But one of Nissan’s directors told Bloomberg News that not enough information had been provided about the investigation for them to be able to decide how to vote on Thursday. Securing a unanimous decision to oust Ghosn as chair will likely be difficult because Nissan directors that used to work at Renault may not back the dismissal until the allegations against Ghosn are made clear, according to people familiar with board members’ deliberations.
The director and other people Bloomberg News spoke to asked not to be named, citing company policy. The board’s decision Thursday will do little to clear the allegations against Ghosn and Kelly that are still being pursued by the Tokyo prosecutor’s office. The men will be detained for a further 10 days, Japanese broadcaster NHK said on Wednesday.
A Nissan spokesman didn’t comment specifically on the board deliberations. “The directors are meeting tomorrow and a proposal will be made to the board to remove the directorships of Mr Ghosn and Mr Kelly,” the spokesman said.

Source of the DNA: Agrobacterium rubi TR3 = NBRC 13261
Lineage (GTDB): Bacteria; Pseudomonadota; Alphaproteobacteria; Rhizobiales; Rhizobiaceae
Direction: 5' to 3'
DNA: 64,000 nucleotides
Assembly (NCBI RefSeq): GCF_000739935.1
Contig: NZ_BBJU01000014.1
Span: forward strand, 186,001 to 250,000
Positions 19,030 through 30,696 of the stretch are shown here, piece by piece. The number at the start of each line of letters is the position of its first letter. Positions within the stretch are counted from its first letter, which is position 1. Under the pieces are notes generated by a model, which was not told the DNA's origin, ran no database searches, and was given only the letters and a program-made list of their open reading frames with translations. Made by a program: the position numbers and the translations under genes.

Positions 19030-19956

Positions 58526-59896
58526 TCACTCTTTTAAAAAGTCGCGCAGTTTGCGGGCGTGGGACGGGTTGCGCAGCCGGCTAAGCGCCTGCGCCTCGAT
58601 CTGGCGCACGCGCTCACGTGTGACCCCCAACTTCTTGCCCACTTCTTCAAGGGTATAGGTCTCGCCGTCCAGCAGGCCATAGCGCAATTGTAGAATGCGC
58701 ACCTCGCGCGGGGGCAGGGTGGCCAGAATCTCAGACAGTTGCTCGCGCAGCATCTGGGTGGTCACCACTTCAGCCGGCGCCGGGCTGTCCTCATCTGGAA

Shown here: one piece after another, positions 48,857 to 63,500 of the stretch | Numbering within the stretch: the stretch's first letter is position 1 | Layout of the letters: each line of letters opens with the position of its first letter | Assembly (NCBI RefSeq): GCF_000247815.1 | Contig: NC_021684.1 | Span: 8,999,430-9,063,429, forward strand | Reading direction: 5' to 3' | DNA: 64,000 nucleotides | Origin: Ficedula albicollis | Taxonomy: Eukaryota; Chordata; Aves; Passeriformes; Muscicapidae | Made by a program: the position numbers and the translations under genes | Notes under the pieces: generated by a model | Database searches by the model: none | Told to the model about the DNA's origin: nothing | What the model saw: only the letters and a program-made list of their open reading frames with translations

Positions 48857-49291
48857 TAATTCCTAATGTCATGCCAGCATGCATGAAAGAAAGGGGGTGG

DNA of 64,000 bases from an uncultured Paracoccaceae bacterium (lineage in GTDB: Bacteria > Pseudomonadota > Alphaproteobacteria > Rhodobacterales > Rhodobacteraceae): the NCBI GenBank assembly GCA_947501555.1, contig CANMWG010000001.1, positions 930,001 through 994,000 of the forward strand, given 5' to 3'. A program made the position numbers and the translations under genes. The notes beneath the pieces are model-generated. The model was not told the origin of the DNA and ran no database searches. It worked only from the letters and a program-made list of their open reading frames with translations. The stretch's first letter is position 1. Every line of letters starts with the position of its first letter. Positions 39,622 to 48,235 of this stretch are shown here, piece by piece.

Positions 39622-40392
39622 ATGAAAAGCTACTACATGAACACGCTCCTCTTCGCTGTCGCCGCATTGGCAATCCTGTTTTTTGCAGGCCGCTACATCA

Nissan’s board currently includes Ghosn, Saikawa and Kelly as three representative members. It also has two external board members. The directors present in the meeting will vote anonymously on a one-person-one-vote basis, and the outcome will be determined by a simple majority, according to two people briefed on the matter. That means there needs to be at least four votes in favor for the motion to be carried. The board won’t name any new members to replace Ghosn and Kelly, according to the people.
While Nissan under Saikawa has taken a hard line on Ghosn’s arrest, Renault’s board stopped short of firing him as CEO at an emergency meeting in Paris Tuesday night. They’ve asked Nissan to hand over details of Ghosn’s alleged misdeeds.
Ghosn and Kelly were taken away by prosecutors when they arrived in Tokyo Monday on a corporate jet, according to the Asahi Shimbun newspaper.The exact whereabouts of Ghosn and Kelly aren’t known and they or their representatives couldn’t be reached for comment.